This holiday weekend marks the end of a dangerous period for teen drivers. According to AAA, Memorial Day in May and Labor Day in September bookend the highest-risk time all year for crashes involving teen drivers.
These 100 days are nothing to celebrate, and we can only hope that when the numbers are in for 2017 there will have been an improvement over past summers.
The statistics stack up on how dangerous driving is for teens, especially for the youngest drivers. Sixteen- and seventeen-year-olds are three times as likely as adult drivers to be in a fatal crash. And that number jumps 15 percent during this 100-day period, which has seen 1,600 crash deaths involving teen drivers over the past five years.
In fact, according to data collected by the Centers for Disease Control and Prevention (CDC), the leading cause of both serious injury and death among all teens is motor vehicle crashes. The CDC believes that motor vehicle-related injuries kill about six teens ages sixteen through nineteen every day.
There’s some good news for teen drivers, at least here in Massachusetts. In 2015, our state was found to be the safest in the nation for teen drivers. Our teens had some of the lowest rates of driving under the influence and texting while driving, and Massachusetts’ graduated driving license laws helped young drivers learn good driving habits early.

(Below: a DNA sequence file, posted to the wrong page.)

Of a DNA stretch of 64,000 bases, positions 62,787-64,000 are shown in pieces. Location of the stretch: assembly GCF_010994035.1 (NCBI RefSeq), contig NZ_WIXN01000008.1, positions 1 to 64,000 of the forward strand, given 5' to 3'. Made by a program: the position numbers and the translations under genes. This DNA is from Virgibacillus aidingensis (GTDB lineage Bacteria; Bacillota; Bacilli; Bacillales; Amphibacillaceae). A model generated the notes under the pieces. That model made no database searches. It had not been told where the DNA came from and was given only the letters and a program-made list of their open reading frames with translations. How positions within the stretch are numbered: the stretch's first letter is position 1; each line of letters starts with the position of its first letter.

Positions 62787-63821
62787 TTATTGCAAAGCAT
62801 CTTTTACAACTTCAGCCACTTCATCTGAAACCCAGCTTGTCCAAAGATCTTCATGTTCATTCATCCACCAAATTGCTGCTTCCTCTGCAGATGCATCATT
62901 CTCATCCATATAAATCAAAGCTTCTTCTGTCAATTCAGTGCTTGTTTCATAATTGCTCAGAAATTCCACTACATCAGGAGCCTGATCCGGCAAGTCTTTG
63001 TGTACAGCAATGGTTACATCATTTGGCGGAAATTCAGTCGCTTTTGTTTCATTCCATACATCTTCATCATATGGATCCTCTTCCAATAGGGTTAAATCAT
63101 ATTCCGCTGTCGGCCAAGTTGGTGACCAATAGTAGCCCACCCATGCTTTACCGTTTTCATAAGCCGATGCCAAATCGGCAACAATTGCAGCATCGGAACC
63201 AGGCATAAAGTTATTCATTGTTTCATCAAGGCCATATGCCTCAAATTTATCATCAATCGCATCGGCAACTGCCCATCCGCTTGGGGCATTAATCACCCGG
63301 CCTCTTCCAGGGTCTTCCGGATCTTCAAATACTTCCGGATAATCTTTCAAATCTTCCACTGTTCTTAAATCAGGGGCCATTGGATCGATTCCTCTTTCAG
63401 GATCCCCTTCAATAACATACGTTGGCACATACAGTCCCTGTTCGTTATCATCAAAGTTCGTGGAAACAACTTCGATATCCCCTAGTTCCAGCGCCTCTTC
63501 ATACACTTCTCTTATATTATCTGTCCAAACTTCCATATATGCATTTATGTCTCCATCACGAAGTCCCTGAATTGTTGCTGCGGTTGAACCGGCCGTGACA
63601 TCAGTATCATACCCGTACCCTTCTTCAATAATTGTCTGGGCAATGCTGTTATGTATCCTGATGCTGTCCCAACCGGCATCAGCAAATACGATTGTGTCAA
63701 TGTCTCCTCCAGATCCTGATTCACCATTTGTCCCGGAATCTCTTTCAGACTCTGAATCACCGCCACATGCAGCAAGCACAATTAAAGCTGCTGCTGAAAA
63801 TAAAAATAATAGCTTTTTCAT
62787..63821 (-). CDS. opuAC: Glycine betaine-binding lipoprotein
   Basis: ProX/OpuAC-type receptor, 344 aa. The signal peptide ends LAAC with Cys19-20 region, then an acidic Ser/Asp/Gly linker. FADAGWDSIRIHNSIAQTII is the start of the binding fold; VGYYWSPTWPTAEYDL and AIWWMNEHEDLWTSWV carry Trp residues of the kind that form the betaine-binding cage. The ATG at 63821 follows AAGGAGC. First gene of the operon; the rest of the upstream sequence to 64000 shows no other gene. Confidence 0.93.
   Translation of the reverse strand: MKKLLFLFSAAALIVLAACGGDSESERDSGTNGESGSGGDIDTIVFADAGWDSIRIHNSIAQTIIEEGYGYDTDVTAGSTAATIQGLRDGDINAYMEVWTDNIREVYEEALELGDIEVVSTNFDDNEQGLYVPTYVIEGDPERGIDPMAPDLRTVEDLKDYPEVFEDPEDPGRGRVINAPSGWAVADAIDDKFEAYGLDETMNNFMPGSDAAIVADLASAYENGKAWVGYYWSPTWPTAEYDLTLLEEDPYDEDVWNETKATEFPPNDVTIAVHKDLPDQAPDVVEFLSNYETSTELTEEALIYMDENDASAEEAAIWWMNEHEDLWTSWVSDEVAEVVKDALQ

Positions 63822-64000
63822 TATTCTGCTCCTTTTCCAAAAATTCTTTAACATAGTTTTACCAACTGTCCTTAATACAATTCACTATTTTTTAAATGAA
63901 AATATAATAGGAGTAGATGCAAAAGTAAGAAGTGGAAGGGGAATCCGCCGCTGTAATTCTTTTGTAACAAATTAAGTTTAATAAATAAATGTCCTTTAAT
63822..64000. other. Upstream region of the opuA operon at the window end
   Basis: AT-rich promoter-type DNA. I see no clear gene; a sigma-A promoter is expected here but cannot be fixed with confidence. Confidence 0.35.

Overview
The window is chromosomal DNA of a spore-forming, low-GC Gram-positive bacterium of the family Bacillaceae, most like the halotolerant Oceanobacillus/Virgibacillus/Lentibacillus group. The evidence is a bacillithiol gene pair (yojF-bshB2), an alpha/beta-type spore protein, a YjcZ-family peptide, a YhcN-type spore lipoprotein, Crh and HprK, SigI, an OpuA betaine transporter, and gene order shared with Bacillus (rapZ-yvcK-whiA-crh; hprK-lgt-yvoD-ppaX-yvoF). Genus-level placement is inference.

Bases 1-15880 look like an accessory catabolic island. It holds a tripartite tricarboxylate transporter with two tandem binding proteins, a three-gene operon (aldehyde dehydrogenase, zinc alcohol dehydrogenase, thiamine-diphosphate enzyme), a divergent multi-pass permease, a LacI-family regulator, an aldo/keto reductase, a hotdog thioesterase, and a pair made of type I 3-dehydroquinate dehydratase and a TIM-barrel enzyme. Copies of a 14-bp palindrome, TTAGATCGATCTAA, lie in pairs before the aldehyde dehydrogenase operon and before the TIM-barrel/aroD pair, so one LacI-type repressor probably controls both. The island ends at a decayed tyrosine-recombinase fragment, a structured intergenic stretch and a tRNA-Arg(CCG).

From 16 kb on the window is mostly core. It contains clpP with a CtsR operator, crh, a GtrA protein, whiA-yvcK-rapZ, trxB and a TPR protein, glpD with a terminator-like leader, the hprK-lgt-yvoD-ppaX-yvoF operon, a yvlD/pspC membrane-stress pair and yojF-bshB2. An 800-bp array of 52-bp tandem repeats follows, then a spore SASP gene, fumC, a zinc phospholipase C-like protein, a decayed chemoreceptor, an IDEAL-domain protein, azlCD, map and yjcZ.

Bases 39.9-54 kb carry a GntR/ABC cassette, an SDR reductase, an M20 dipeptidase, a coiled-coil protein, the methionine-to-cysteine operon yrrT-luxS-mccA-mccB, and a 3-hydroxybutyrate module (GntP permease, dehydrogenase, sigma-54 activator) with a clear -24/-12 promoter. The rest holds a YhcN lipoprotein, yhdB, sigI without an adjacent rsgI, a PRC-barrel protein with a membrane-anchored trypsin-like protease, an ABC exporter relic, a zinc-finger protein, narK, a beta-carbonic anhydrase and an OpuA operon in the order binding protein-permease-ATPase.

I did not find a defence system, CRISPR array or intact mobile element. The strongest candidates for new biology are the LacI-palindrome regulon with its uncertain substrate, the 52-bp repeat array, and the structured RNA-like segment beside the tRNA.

Last year, our state still ranked in the top five for safe teen driving, although we’ve started to see increases in both teen drunk driving and texting while driving.
Still, teens remain at higher risk than other drivers, and we could do better. More than half of Bay State parents admitted to allowing their teen drivers to violate some restriction of their learner’s permit or junior operator license, such as driving at night, driving with other teens in the vehicle, or using a phone or other device while driving.
Changes in how teens are licensed could also, by one estimate, reduce the fatal crash rate in Massachusetts by 18 percent. Teens can help themselves by not driving under the influence, not speeding, and taking basic safety precautions; about half of all teens killed in crashes were not wearing seat belts.
Labor Day and the “100 Deadliest Days” are behind us for another year, but that doesn’t mean we’re suddenly all perfectly safe. Thousands of crashes take place every day, seriously injuring thousands and killing more than 100 each day. Teens might have a higher chance of being in one of those serious accidents, but the risk is far from zero for any of us.
When you’ve been injured in an accident, turn to the experienced team of automobile accident attorneys at Joel H. Schwartz, PC for help. We offer a free consultation to every client. To schedule yours, just give us a call at 1-800-660-2270 or fill out the contact form at the bottom of the page.